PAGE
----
Jimmy is now sans boat and hits out for the South bank only to swim into a shallow rock and grabs on for dear life. The local people had very little contact with umLungus in that area and soon a crowd gathered to look at Jimmy clinging to a rock about 15m from the bank. Soon a rope was produced and after much discussion the throwing started (likely the first time a throw-line was ever used in SA). The throw team got better and better with practice and managed to be able to actually get the line to Jimmie who point blank refused to touch it. There was much “Hau Bamba Boss Bamba”! No ways was Jimmie going to bamba while there was no race official present, so this would-be rescue team called it a day.
Somehow word got out that there was an umLungu stuck on a rock in the river and a race official was dispatched on the road on the south bank. Story has it that Jimmie was there for about two hours having lodged himself firmly on the rock. Story has it that Jimmie caught the throw line first time once the umLungu was there to supervise.
Story goes that Jimmie said something like this “What? You think I was going to take a chance with those amateurs and their rope? I had already lost Peter, presumed drowned, and was not going to take a chance!”
3. Rowan Rasmussen – “You need to get the full truth from Pete”
So this is how stories start. I must drop in a few comments and Robbie will back me up.
The race where Pete went over and Jimmy nearly went over the falls was not all the way to the sea as I recall, but ended somewhere around Goodenough’s weir. I think I paddled a double with Rob as I clearly remember the incident but don’t think we paddled in singles. Might be dead wrong here.
I also believe Pete and Jimmy got just about to the lip of the falls when Jimmy realised what was up and, being in the front, jumped out and onto the rock while Pete was too late and went over. You need to get the full truth from Pete.
4. Robbie Stewart – “We all said ‘Bullshit – Not possible!”
Rowan and I were in a K2. We shot most of the sneak channel down the left of the falls. Pete and Jimmy were late for the start and did not realise that they were on the inside line heading straight for the falls! Jimmy who was in front must have turned the boat and was able to grab onto a rock. Pete went over the falls backwards – trying to swim up stream. His only injury a broken toe!
They had a job getting Jimmy off the rock in the middle of the falls. A local guy helped using his belt to give Jimmy to grab onto and then they grafted him to safety.
The race ended at Goodenoughs Weir. When Frank Emmet told us at the end that Pete had gone over the falls but that he had seen him afterwards at the bottom we all said ‘Bullshit – Not possible!’
5. Rory Lynsky – “for some unexplained reason”
The Waterfall – at the time called “Kingfisher Rapid” – the only compulsory portage. The story behind the picture is back in ’73 or ’74 in one of the preliminary races, Peter Peacock and the late Jimmy “Iron Man” Potgieter were approaching the rapid and for some unexplained reason found themselves drawn into the vortex. Potgieter managed to make the safety of a rock in the river, but Pete was taken over the falls, where the entire volume of the Umkomaas is drawn through a narrow gap. How he survived is a miracle. Frank Emmett was present and helped rescue Potgieter. I was a reporter, and persuaded my news editor it was worth a story, so we drove to the waterfall with the resultant photograph. I’m the guy on the rock.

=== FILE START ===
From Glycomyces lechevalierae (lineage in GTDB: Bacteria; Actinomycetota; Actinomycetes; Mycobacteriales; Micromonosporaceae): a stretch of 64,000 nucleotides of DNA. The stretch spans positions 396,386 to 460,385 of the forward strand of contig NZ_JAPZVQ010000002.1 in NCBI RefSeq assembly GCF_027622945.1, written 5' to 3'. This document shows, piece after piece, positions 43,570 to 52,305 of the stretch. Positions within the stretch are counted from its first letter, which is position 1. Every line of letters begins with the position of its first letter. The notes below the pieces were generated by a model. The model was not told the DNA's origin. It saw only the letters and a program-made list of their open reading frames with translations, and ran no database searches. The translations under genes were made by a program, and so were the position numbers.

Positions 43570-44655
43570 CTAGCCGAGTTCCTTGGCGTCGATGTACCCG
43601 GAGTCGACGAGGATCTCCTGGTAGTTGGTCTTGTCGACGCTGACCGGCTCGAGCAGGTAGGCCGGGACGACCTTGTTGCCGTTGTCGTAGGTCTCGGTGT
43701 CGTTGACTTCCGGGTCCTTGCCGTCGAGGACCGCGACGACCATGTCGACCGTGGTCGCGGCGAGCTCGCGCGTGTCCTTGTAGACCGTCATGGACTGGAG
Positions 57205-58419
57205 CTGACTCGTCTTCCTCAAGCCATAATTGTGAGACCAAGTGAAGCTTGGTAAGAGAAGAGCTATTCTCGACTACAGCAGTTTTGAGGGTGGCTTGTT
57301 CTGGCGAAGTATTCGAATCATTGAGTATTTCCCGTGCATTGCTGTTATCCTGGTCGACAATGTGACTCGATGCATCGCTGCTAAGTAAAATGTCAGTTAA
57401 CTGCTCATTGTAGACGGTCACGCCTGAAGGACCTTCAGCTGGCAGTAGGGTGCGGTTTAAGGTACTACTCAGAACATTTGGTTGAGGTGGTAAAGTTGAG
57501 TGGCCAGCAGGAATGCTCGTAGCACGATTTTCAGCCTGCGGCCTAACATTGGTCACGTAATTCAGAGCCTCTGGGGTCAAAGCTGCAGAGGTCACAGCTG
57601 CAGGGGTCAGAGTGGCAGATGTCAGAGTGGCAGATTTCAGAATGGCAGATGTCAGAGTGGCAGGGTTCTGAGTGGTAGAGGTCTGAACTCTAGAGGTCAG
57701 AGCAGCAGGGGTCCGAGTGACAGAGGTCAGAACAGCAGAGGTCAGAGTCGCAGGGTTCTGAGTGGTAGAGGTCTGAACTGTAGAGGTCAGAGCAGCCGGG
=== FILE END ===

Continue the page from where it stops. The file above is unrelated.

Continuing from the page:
[ PIC – Kingfisher Falls and Rory Lynsky soon after the happening ]
6. Frank Emmet – Ah! Our first eyewitness
This was my first Umkomaas River race. Tony Scott was competing in Australia and he loaned me his white water canoe to do the Waterfall to Goodenough’s race. Before this I had only completed one Dusi in an old borrowed boat with Bruce Webber.
I got a lift to the race with Rory Lynsky and Dave Biggs. They told me to get out on the left bank at the waterfall around the bend and portage round. When I got there no-one was in sight and I ended up leaving getting to the left bank a bit late, so I abandoned Tony’s canoe mid-stream and struck out for the safety of the bank.
There was no sign of the canoe at the bottom of the falls. My search was distracted by a canoe followed by a body crashing over the falls. Peter surface 100m or more down stream and promptly hurled up gallons of Umkomaas water.
He and I then searched the banks below for remnants of our boats but to no avail. Returning to the top of the falls we found Jimmy still clinging to a rock on the lip of the falls cursing out loud and making sure we understood that he would not budge without the assistance of a helicopter. A group of local umfaans fortuitously appeared with a length of conveyor belt. A branch was tied to one end and after many attempts the belt was hurled to within Jimmy’s reach. With the umfaans’ help we pulled Jimmy to the safety of the bank.
Tony was fairly understanding about the fate of his white water boat.
——— 7 ——————————————-
NOW – and only now – we’ll ask Pete Peacock himself!
“In February 1972 the first Umkomaas waterfall to Goodenoughs weir was held. A road had been put through on the north bank of the river. Jimmy Potgieter and I decided to race in a K2 but unfortunately arrived late at the start. Drivers were already climbing into vehicles and leaving. We hurriedly jumped onto a full river and took off to try and catch everyone.
“Neither of us gave a thought as to whether we were above or below the waterfall. We went around the first corner on the right hand side and I looked up and saw vapour above the river. I shouted to Jimmy who was in the front of the boat and he took immediate action. We U-turned and attempted to paddle away from the falls as the strong current was running hard against the steep right hand bank preventing any escape there.